Oil is an energy source that drives industrialization and continued economic growth. In many industrialized nations such as the United States, domestic oil production is in decline and the likelihood of discovering large, new oil reserves is low. This makes it essential that the remaining resources are to be used wisely. Microorganisms will play a pivotal role in determining the quality and effective use of petroleum resources. The problems encountered with petroleum exploitation should be viewed with microorganisms in mind.
Microbes BioSciences has over twenty years experience in the microbial enhanced oil recovery business. Its technology was developed and proved in the US and projects have been successfully completed in China, Argentina, Indonesia, Ecuador, Venezuela and the former Soviet Union. Its technology is based on isolating and culturing natural hydrocarbon reducing microorganisms and introducing these microbes into petroleum reservoirs through production and injection wells.
Microbes BioSciences’ SARA BioMobile is a bacterial consortium of scientific strains of microbials for enhanced oil recovery. All microbials are naturally-occurring, non-toxic, non-GMO and are all proven in the oil field.
The porous medium of reservoir rock is a natural habitat for microorganisms. These scientific strains of bacteria colonize and migrate outward, actively working at the oil-water interface. In many oil-producing reservoirs much of the water is attached to rock and does not move. As oil production percolates through the microbe colony, heavy oils are reduced into thinner, less viscous components.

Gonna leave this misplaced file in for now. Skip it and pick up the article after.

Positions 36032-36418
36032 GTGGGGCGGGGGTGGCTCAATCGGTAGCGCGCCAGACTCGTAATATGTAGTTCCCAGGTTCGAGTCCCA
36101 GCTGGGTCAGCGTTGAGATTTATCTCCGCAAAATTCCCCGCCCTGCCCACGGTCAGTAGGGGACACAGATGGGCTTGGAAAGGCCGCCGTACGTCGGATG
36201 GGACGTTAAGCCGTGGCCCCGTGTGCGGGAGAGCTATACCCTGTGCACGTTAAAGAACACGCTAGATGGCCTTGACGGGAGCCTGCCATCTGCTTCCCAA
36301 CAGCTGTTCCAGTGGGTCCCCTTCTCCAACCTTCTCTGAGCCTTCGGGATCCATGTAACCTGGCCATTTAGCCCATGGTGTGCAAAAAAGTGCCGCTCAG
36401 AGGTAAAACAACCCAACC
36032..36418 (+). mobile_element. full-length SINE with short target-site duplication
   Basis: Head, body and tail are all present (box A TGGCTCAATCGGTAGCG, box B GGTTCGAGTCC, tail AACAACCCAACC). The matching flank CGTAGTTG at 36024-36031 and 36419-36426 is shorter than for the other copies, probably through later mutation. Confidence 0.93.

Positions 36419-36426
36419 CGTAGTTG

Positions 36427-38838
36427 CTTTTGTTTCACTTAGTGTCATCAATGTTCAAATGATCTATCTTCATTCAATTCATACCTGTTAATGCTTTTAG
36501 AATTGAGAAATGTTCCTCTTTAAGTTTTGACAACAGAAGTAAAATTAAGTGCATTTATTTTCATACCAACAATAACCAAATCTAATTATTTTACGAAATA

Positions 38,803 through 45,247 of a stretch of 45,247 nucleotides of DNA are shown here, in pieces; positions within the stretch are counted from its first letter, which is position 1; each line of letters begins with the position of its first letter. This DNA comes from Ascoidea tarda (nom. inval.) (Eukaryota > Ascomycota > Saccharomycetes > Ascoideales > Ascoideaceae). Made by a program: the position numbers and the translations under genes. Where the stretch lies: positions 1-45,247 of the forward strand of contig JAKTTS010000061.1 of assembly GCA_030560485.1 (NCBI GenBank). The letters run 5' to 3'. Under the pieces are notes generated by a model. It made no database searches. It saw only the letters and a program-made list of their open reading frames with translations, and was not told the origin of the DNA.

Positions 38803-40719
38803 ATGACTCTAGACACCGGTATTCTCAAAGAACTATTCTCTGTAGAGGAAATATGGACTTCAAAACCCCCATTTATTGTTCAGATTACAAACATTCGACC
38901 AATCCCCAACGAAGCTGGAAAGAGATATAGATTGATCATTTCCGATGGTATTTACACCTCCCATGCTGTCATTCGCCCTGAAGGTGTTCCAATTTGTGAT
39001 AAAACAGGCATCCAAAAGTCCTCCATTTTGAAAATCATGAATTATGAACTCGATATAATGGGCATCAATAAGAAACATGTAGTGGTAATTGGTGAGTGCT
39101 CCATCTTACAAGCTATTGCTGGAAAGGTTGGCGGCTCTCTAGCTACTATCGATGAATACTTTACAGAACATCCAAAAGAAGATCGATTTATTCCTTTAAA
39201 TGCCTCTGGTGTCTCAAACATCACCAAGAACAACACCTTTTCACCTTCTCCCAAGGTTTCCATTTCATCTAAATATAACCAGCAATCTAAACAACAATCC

The microbial process produces numerous byproducts resulting in enhanced oil recovery and less viscous oil.
Microbial processes have several unique advantages over other EOR technologies:
- Microbial processes do not consume large amounts of energy as do thermal processes.
- Microbial processes do not depend on the price of crude oil as do many chemical processes.
- Microbial growth occurs at exponential rates, so it is possible to produce large amounts of useful products rapidly from inexpensive and renewable resources.
When Microbial Enhanced Oil Recovery processes are implemented in the field, the efficiency of oil recovery is often dominated by the volumetric sweep efficiency. Microbial changes in volumetric sweep efficiency are often linked with favorable alterations in its capillary pressures and mobility ratio that results in a uniform displacement of stranded oil and more produced oil.